Accessibility links

Events in Middle East Could Influence US Economy

Economists from the University of Chicago say events in the Middle East could strongly influence the U.S. economy during the next year. They say the economy should continue to grow, unless there is a prolonged war with Iraq.

Low interest rates, slowly declining unemployment and a continued stock market rebound should help the U.S. economy grow by about four-percent in 2003. That's according to economist Joel Stern of New York-based financial policy advisors Stern Stewart & Company. But, he says, the economic picture could darken depending on whether the United States goes to war against Iraq, and how long the war lasts. "If there is a prolonged war in the Middle East, if it is not over almost immediately, then we have problems," says Mr. Stern. "People's expectations will be changed, they will build up short-term cash balances, as they did after September 11 [2001], and we will have a problem on our hands."

The panel making its annual economic forecast in Chicago says it expects a U.S. led war against Iraq early in the New Year. Panelists say if the war is a short one, effects on the economy will be minimal. But, business professor and international risk expert Marvin Zonis of the University of Chicago's Graduate School of Business says a war of any length with Iraq could have other effects. "What I think that will do, among other things, is contribute to a massive new al-Qaida recruiting campaign, supercharge hatred in the Arab world against the United States and Israel, spike oil prices at least above $40." Mr. Zonis says he also expects terrorists to attempt another attack within U.S. borders next year.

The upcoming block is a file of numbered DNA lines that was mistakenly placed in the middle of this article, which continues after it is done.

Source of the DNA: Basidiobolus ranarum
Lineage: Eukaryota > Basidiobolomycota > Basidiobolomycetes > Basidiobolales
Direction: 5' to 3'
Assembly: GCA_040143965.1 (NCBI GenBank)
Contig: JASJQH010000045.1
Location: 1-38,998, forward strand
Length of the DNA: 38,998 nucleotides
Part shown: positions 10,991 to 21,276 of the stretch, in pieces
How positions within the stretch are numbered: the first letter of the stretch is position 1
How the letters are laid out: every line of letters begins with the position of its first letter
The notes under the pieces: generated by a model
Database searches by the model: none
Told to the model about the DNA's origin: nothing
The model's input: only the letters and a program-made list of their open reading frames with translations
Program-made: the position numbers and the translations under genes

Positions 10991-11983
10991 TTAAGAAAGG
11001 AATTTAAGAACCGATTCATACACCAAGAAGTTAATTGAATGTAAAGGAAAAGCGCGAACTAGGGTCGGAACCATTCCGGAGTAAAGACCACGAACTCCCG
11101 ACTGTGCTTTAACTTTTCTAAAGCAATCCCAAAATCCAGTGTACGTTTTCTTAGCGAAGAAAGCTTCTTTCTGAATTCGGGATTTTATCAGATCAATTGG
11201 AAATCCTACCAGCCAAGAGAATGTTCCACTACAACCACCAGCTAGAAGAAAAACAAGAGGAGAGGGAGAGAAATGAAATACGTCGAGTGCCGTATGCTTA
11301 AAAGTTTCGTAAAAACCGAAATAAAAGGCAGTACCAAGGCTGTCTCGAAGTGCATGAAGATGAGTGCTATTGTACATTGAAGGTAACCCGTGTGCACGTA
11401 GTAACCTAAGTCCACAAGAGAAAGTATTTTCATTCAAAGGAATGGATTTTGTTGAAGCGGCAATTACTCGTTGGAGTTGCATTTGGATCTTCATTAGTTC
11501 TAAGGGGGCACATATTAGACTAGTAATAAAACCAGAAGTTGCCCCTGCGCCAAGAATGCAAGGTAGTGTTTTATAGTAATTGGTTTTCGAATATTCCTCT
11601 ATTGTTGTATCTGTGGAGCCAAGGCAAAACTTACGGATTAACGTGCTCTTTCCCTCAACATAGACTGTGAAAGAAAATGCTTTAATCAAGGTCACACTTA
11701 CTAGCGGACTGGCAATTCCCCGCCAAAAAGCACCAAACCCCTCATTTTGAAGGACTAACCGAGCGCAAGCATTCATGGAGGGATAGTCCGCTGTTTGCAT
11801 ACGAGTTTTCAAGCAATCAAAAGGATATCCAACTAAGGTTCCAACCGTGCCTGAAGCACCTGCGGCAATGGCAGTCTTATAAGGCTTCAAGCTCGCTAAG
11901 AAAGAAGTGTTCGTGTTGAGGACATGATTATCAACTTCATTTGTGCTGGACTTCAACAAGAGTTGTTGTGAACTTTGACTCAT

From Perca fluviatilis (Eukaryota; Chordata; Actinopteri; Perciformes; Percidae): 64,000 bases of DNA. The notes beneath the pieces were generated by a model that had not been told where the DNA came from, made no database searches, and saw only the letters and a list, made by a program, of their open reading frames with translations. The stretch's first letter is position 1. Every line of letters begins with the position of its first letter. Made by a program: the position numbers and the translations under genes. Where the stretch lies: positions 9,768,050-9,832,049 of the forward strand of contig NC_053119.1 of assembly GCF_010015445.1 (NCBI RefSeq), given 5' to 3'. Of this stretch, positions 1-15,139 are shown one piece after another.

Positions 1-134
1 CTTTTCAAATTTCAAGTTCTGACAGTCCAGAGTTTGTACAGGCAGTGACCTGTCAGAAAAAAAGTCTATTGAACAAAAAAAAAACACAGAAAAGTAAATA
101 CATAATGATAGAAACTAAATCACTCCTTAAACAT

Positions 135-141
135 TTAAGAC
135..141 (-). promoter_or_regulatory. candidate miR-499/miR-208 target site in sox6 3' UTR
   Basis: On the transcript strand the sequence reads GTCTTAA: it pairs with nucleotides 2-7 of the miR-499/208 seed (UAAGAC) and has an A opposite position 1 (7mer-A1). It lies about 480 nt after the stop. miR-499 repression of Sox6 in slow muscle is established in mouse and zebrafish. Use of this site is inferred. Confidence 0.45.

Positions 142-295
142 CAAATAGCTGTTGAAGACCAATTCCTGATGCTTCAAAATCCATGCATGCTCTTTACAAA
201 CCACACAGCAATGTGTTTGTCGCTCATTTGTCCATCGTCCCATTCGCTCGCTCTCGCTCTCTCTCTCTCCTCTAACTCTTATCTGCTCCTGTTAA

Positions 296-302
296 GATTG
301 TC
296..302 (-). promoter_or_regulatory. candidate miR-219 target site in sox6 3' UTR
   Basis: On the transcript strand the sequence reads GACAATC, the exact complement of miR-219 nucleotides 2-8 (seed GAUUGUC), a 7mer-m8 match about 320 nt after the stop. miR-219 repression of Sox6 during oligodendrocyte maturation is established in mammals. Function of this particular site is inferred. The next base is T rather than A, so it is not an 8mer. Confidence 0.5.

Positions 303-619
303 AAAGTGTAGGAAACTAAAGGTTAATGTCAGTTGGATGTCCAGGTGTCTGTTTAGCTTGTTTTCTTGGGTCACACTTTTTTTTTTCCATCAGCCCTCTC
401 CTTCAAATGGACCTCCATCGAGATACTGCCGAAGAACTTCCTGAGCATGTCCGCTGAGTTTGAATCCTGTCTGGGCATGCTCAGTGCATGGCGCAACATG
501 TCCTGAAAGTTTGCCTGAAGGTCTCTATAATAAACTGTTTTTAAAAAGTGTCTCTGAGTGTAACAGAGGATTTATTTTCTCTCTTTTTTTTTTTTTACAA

The United States' trade deficit is a concern of University of Chicago international economics professor Robert Aliber. He says the current deficit of $480 billion is not sustainable in the long run. But, he says economic problems in Japan, Germany and many Latin American countries means they will continue sending inexpensive goods to U.S. markets. "Each of these countries wants a large trade surplus. They want to maintain their large trade surplus," says Mr. Aliber. "That means it is going to be hard to reduce the U.S. trade deficit."

Mr. Aliber says U.S. foreign indebtedness now equals roughly 12-percent of the U.S. gross domestic product. He says reducing it to about eight percent would help the country's economy grow in a more sustained fashion.

A forecast released late last month by economists at the University of Michigan also offered cautious optimism. They predicted the U.S. economy would grow by 2.5 to 4 percent, unless the country became involved in a protracted war with Iraq.